Twitch makes it near impossible to grow a community on Twitch alone. Streamers, then, turn to other existing options: Discord, Facebook, Twitter, and even other multimedia platforms like YouTube and Instagram. 

Those other networks are variety networks. Even though it may only serve one or two purposes (Instagram, for example), the subject matter is varied. I can see all sorts of different subject matters looking at Instagram. 

People looking to continue their community ‘off-stream’ can do so relatively easily on those networks. People are (usually) already on other networks, and so extending the connection from Twitch to Instagram is an easy ask.

It’s absolutely not that simple in the other direction.

Since Twitch is a destination site for gaming, it’s a very hard sell for me to ask people who aren’t already on Twitch to go there just for the purpose of watching/following/interacting. Chances are, for the most part, if someone is going to watch a streamer, they are already doing it.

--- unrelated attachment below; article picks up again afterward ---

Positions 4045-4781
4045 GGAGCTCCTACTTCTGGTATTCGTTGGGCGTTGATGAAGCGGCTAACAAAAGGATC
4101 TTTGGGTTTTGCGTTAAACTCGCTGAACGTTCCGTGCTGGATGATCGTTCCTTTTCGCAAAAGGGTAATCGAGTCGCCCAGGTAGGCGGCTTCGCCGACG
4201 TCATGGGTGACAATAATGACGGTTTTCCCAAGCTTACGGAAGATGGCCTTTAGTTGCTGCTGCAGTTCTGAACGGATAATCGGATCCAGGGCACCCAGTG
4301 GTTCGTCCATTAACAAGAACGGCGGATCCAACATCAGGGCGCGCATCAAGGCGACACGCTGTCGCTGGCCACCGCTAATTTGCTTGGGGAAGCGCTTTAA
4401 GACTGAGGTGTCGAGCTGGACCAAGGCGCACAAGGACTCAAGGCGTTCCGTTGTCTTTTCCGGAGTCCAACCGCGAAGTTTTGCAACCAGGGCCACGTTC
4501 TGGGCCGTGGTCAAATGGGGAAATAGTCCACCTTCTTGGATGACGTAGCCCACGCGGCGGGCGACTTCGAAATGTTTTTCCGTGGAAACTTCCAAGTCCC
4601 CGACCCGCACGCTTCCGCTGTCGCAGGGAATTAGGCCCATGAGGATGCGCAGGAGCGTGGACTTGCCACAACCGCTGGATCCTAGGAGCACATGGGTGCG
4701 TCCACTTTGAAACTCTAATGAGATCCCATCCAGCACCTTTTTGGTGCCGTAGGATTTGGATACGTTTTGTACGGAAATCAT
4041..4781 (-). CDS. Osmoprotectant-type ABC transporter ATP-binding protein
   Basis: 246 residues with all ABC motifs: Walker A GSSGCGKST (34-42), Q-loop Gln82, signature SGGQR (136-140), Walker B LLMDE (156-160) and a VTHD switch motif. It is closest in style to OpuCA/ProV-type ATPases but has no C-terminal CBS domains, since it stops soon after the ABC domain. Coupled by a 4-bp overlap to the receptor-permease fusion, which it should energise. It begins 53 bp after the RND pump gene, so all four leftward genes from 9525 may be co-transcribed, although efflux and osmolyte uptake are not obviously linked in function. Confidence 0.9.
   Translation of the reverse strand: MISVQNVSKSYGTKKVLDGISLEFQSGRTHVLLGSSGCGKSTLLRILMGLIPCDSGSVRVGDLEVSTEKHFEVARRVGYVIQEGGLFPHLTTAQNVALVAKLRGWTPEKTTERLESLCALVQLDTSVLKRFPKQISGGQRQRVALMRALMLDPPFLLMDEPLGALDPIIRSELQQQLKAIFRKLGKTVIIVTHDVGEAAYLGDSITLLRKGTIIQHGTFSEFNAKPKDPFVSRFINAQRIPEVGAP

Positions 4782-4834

YOU MUST CONSTRUCT ADDITIONAL PYLONS!

Which brings me to another pain point: ‘resources’ on Twitch are scarce. Someone on Twitch is there because they are watching a streamer already, usually. Time is a very precious commodity, then; since there are only so many hours in the day, every streamer is fighting over the same ‘pool’ of viewing minutes. 

And since there are few outside / fresh resources are coming in, that scarcity makes it hard for new and upcoming streamers to break out without exponentially larger amounts of work. Any existing member of Twitch that switches to another stream is taking viewing minutes away from another streamer.